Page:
COVID-19 and cancer: What you need to know
You may be worried about COVID-19 and have questions about how it will affect you and your cancer care. Here’s what you need to know:
- Cancer and some cancer treatments may weaken your immune system, which means you may be at a higher risk of getting seriously ill from a COVID-19 infection.
- You may be tested for COVID-19 during your visit to a hospital or cancer centre as a precaution or if you have symptoms.
- COVID-19 can cause very mild symptoms (such as a cough) to severe pneumonia (lung infections). Severe symptoms can be life-threatening and need to be treated at the hospital.
- It is important for people with cancer, as well as their family, friends and caregivers, to know how to keep themselves safe during this time.
How to protect yourself from COVID-19:
To protect yourself and reduce the risk of being exposed to the virus:
- Wash your hands often with soap and water for at least 20 seconds or use hand sanitizer that has at least 60% alcohol.
- Avoid touching your face, especially your eyes, nose, and mouth.
- Stay at home. Only go out for medical appointments that must take place in person, and to get fresh air and exercise.
- If you have to go out, stay at least 2 metres (6 feet) away from people you do not live with.
- Try to have groceries and other household items delivered to your home or ask someone else to pick them up for you. Pay for deliveries online or over the phone. Wash your hands after accepting a delivery.
- While there are no special precautions needed when storing food, wash your hands after putting away food that has been purchased and before preparing food. Wash fruits and vegetables under running, potable water.
- Avoid contact with people who are sick.
- Clean high touch surface areas as much as possible, such as door handles, hand rails, phones, computers and tablets, remote controls and light switches.
How your cancer treatment may change:
- Your cancer care may change during COVID-19 to allow you to stay at home and away from crowded places.
- Your cancer care team may make changes to your treatment plan and can include:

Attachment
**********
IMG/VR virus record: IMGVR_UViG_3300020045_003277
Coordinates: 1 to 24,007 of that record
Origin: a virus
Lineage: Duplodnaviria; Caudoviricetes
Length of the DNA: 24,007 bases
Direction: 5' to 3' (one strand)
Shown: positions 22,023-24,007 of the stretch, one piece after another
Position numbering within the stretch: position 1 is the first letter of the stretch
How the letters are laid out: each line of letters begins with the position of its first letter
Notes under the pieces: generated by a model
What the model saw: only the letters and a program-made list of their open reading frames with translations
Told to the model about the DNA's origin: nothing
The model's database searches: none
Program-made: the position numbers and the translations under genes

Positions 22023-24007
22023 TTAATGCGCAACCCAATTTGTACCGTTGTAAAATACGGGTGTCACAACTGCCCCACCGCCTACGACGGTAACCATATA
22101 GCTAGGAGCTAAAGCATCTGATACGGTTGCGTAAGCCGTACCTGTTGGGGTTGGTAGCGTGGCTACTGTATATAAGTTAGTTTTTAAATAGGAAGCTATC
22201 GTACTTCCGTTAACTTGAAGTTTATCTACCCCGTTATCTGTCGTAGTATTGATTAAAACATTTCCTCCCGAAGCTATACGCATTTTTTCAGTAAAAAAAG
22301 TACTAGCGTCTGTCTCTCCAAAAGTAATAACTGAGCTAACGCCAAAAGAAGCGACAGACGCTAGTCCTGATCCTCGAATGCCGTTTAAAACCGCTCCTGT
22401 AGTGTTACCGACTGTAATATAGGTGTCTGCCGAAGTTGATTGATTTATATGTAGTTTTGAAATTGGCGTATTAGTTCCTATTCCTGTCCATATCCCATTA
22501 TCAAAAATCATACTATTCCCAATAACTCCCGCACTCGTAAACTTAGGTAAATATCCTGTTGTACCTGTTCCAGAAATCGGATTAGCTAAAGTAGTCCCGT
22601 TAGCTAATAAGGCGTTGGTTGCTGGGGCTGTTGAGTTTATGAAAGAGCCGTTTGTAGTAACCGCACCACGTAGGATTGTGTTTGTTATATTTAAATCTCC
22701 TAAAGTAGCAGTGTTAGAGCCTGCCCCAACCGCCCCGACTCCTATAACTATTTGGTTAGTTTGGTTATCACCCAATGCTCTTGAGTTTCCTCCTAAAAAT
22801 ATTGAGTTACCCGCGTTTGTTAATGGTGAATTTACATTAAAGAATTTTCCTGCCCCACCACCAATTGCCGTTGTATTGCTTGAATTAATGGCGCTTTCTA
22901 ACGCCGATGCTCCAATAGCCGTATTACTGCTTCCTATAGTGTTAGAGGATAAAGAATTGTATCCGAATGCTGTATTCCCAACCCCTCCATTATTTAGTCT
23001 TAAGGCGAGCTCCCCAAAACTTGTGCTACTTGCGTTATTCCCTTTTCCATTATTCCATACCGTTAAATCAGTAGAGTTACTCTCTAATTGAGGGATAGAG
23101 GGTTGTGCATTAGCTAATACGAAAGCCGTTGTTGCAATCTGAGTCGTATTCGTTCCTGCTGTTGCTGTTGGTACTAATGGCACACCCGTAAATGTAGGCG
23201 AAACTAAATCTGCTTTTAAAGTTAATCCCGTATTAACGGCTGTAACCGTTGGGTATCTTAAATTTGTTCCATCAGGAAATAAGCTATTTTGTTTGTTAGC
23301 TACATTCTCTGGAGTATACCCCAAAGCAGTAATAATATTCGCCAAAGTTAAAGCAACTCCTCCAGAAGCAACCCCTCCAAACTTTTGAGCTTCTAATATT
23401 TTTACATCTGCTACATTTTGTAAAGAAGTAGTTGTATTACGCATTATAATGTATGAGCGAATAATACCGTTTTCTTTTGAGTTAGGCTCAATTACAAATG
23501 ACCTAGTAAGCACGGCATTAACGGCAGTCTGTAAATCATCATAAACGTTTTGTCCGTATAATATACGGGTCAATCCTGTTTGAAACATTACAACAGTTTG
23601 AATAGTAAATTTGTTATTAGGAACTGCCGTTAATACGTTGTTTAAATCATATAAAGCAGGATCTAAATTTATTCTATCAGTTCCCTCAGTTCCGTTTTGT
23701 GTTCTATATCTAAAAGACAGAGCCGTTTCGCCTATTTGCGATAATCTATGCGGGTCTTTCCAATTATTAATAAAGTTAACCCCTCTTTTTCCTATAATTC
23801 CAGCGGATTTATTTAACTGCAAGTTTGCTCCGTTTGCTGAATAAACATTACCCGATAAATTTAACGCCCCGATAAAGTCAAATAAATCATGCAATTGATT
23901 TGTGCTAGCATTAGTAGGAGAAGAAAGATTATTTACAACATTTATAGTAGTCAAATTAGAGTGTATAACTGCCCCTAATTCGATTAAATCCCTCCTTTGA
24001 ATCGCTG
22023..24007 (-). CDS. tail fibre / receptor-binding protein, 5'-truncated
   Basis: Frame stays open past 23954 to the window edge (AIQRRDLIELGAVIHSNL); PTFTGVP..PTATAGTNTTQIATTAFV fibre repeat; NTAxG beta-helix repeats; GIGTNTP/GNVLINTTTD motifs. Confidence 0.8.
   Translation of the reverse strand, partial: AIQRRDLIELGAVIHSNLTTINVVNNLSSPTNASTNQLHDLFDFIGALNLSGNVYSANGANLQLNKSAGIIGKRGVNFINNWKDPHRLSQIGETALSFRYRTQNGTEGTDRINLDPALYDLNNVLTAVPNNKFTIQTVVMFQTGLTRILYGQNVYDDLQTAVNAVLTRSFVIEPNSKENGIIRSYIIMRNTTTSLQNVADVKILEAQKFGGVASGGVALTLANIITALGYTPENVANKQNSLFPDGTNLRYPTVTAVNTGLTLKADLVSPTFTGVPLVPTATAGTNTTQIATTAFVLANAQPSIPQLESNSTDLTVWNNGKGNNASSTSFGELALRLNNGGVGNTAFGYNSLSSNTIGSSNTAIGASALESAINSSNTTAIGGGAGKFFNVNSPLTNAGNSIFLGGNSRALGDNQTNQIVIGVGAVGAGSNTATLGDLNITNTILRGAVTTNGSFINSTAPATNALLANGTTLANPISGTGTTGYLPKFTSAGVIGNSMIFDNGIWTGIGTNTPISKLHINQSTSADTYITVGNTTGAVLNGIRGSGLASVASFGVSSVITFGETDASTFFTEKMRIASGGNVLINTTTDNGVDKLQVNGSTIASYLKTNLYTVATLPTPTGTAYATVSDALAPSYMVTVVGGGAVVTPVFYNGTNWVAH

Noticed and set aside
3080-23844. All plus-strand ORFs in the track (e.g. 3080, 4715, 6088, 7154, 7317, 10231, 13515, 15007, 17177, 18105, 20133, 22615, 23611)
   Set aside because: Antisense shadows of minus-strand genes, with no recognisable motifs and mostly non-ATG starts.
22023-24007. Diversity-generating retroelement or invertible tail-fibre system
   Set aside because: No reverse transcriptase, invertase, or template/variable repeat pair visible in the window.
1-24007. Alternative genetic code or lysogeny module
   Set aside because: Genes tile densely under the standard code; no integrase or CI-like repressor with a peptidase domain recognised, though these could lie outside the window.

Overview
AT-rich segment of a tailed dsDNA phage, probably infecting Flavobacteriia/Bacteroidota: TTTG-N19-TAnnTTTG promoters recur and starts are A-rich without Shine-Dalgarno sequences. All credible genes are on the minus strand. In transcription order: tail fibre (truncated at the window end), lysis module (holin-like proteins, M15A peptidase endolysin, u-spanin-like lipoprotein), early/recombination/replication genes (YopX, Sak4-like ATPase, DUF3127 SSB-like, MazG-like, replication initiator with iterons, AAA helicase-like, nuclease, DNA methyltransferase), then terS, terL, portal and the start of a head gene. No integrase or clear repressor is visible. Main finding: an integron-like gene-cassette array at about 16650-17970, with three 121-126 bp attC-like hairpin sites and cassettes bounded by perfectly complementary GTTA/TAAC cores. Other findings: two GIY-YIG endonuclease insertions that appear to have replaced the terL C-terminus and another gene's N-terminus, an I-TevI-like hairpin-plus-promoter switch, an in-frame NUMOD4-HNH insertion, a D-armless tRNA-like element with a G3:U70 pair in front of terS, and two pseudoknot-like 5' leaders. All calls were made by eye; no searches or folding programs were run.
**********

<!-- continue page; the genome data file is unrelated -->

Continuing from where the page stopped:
- Changing the date of your next appointment
- Changing an in-person appointment to be done over the telephone or a video conference
- Changing how often you receive treatments or postponing them to a later date
- Changing your treatment, such as to a different type of chemotherapy
It is normal to feel nervous or worried if your cancer treatment plan has changed. Talk to your cancer care team about your concerns.
If you go to the hospital for an appointment:
- You will be screened at the entrance of the hospital. Screening might include answering some questions about how you are feeling.
- Only patients are allowed to enter the hospital. You can bring your cell phone to your appointment so that those who would have gone with you can listen and ask questions.
- Stay 2 metres (6 feet) away from other patients. Hospital staff will do their best to make this easier.
- Wash your hands or use hand sanitizer often, especially if you have touched anything in the hospital and before entering and after leaving the hospital.
- Wear a cloth face mask if you have one. Wearing a mask can protect healthcare providers and other patients in case you are sick but have not yet shown symptoms.
If you need more of your medication(s):
- Call your pharmacy to ask for a refill.
- During this time, all medication refills will be for a one-month supply of medication.
- You can request another refill when the one-month supply is almost finished (about a week before your current supply will finish).
- Check to see if your pharmacy can deliver your medication to your home or ask someone to pick it up for you.
What to do if you do not feel well:
If you are currently having cancer treatment, call your cancer clinic first if you have any of the symptoms below. Continue to contact them as usual for any symptoms related to your cancer or cancer treatment.
If you are not currently getting treatment, or if you are unable to speak with your cancer care team, call your primary care provider (family doctor or nurse) or Telehealth Ontario at 1-866-797-0000.
Stay home if you have symptoms of COVID-19, such as:
- Mild difficulty breathing
- Achy muscles
- Sore throat
- Runny nose
For the most up-to-date list of COVID-19 symptoms, visit: ontario.ca/page/covid-19-stop-spread.
How to take care of yourself during this time:
- Your health care team is there for you. If you are very worried about COVID-19, you should ask for help.
- If you find it upsetting to hear about COVID-19, try limiting your time watching, reading, or listening to news stories.
- Take care of your body. Eat healthy, be active, and get plenty of sleep.
- Make time to relax and do things you enjoy, such as reading, listening to music, cooking, or watching a movie.
- Stay connected with friends and loved ones through telephone or video chats. Social distancing refers to physical distance between people. It does not mean social isolation.
- Alcohol, tobacco, and recreational drugs can worsen your health and well-being. Talk to your healthcare team if this affects you.
For more information:
For more information on COVID-19 visit:
For more information or to speak with someone about cancer:
The Canadian Cancer Society’s Cancer Information Service
- Visit cancer.ca/cis
- Or call 1-888-939-3333
For more information or to speak with someone about your emotional well-being or mental health:
Bounceback Ontario (for help with managing low mood, mild to moderate depression, anxiety, stress or worry):
- Visit bouncebackontario.ca or call 1-866-345-0224
ConnexOntario (Mental Health and Addictions Crisis Helpline):
- Visit connexontario.ca or call 1-866-531-2600